Wednesday, January 20, 2010

"No No!"

So surely enough, Mr. Brown became MA's first Republican Senator in over 30 years and its first Republican member of Congress in over a decade, and surely enough, liberal commentators attempted to spin this as a signal that Democrats... really need to pass healthcare. Because, you see, the reason that Martha Coakley lost, besides that she dissed the Red Sox (come on now, how many voters do you really think would otherwise like Senate Democrats to maintain a 60 seat majority but just couldn't bring themselves to vote for someone who doesn't know that Curt Schilling pitched for the Red Sox?), is that Democrats have taken too long to get healthcare done, can't govern. So they sensibly elected someone who doesn't want to get healthcare done. So don't misinterpret the results of this election, nervous House Democrats - if healthcare dies, Democrats die. So say Rachel Maddow, Keith Olbermann, Ezra Klein, the folks at The New Republic, etc. Well Maddow and Olbermann are sub-literate, in spite of Maddow's being a Rhodes Scholar in a past life, so we can forget them. But some pretty smart people take this view, including, it would seem, the folks at the White House, who aren't backing down, and more usefully for my purposes, a couple of professors of political science from Yale and Georgetown who put forth this argument in the Washington Post this afternoon. According to Professors Hacker and Hopkins:

[Congressional Democrats] should ask themselves: Would they rather defend a successful law or an unsuccessful year-long legislative imbroglio? As was true after the Clinton health plan went down in flames in 1994, failing to pass health-care reform would cripple public perceptions of the Democrats' ability to govern. And as was true in 1994, the Democrats most endangered would be moderates, not liberals. The Blue Dogs may be hearing the loudest calls to turn tail. But they stand to lose the most if the governing reputation of their party goes down with reform.

Would they rather defend a successful law or an unsuccessful year-long legislative imbroglio? Hmm. Either way, of course, they're going have to defend the year-long imbroglio and the fact that they spent a year on healthcare reform that won't go into effect for years while unemployment was rising to 10%. So the question is really would they rather defend a successful law + imbroglio or just defend the imbroglio and their choice to quit. That said, the force of this argument is that "successful" laws are more popular than failures to make laws. And in a vacuum, I'd agree that voters would probably rather see Congress doing stuff than failing to do stuff, although even there I'm not so sure, because what was the last time you've seen Congress get anything done that anyone was particularly happy about? Voters are perhaps most content when Congress simply doesn't do anything. But yes, failure never looks good.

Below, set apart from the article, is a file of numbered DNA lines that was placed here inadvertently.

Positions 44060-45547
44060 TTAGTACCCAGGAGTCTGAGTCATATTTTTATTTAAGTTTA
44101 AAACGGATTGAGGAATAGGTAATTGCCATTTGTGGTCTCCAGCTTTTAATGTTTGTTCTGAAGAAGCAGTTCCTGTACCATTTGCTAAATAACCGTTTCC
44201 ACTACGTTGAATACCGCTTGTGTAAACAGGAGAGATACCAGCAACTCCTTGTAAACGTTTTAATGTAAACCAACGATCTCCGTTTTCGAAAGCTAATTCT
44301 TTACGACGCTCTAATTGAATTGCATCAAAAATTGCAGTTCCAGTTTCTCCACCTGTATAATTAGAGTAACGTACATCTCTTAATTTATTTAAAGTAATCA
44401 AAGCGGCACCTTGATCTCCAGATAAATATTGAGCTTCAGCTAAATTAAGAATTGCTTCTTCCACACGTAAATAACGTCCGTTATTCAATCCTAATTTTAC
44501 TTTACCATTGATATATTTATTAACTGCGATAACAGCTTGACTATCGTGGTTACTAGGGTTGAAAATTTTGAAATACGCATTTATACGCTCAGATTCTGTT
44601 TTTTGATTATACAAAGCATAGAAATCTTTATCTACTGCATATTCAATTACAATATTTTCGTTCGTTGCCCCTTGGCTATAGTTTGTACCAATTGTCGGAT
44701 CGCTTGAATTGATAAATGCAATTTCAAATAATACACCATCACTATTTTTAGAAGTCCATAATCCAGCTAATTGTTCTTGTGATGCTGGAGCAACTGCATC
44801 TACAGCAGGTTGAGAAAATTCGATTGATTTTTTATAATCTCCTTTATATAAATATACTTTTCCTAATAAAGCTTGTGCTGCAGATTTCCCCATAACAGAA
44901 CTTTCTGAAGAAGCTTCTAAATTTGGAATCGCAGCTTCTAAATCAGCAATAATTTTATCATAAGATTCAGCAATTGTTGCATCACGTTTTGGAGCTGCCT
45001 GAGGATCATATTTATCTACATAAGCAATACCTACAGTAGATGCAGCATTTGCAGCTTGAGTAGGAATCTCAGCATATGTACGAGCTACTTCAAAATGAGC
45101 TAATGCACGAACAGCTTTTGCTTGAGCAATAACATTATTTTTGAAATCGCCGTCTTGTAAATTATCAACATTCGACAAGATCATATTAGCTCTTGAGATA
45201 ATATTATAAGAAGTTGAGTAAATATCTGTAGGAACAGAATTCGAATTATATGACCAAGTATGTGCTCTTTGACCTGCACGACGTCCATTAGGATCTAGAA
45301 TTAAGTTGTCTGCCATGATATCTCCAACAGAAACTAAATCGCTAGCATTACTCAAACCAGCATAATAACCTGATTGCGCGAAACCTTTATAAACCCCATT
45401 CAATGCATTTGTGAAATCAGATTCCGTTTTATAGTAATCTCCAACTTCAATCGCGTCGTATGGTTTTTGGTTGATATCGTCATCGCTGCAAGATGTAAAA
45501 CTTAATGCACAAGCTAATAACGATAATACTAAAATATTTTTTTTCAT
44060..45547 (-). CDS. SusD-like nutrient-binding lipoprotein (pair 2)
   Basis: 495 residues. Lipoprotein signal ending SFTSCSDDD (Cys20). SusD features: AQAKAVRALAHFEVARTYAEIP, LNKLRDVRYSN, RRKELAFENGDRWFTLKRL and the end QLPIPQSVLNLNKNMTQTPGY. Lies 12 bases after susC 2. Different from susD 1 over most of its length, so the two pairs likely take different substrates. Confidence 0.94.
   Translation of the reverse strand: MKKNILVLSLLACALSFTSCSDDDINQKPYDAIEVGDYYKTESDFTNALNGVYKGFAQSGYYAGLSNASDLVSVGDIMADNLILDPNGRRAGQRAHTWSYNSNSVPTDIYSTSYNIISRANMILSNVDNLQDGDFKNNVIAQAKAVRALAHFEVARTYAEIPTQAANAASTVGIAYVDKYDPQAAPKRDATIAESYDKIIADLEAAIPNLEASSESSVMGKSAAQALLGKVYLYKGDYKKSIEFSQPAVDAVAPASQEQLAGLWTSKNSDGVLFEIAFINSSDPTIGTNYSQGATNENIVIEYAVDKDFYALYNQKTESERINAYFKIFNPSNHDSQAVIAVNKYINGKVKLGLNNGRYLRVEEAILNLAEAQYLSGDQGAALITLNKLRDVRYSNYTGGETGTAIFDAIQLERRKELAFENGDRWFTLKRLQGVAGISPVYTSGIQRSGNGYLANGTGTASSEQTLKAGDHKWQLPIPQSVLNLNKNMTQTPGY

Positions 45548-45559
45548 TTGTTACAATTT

However, a "successful" law only trumps a failure to get a bill through if voters actually believe the content of the law is worthy of the name success. Right now you have an electorate which in large part believes, probably delusionally, that the healthcare reform being proposed is the equivalent of going around harpooning dolphins. Or, if they don't believe that, they think it's a great mystery (a thousand pages long, so complex and impenetrable!) that will probably make their lives worse. Or they're cranky liberals who think it should be more ambitious, that the current package is a big corporatist giveaway to insurance companies. Why a politician would want to go around bragging of his success in spending a year of Congress's valuable time passing a measure that many of his voters believe is the equivalent of going around harpooning dolphins, and many of his supporters think isn't nearly good enough, I do not know. It would strike me that a better message would be to say, "for some strange reason I thought it would be best for this nation if we started slaughtering dolphins, but then I got a lot of mail from my constituents to the contrary, and I notice that members of my party - the one that's into killing dolphins - have started losing elections in states where they shouldn't, so obviously my party isn't very popular at the moment and it probably has something to do with the dolphin-killing legislation that we've been spending the past 8 months doing nothing but talking about and attempting to get through. I now realize that at the very least, we were wrong to focus on dolphin-killing at a time when people are losing their jobs, and that we probably failed to explain how awesome and great for our economy dolphin-killing really is, and that in fact the legislation we were proposing did not actually, in any way, propose to actually kill dolphins. Your loyal Congressman would never, ever support killing dolphins. But it's too late now to convince you of that, so sorry for spending all this time on the dolphin issue; I now plan to focus my efforts on things more pressing/things you actually want." Or if he's insane he could hope that, once the legislation that has falsely been labeled as dolphin-killing legislation gets passed, people will suddenly take a new view of the whole thing, instead of getting much angrier than they are now once what they imagine to be a dolphin-killing measure actually becomes law.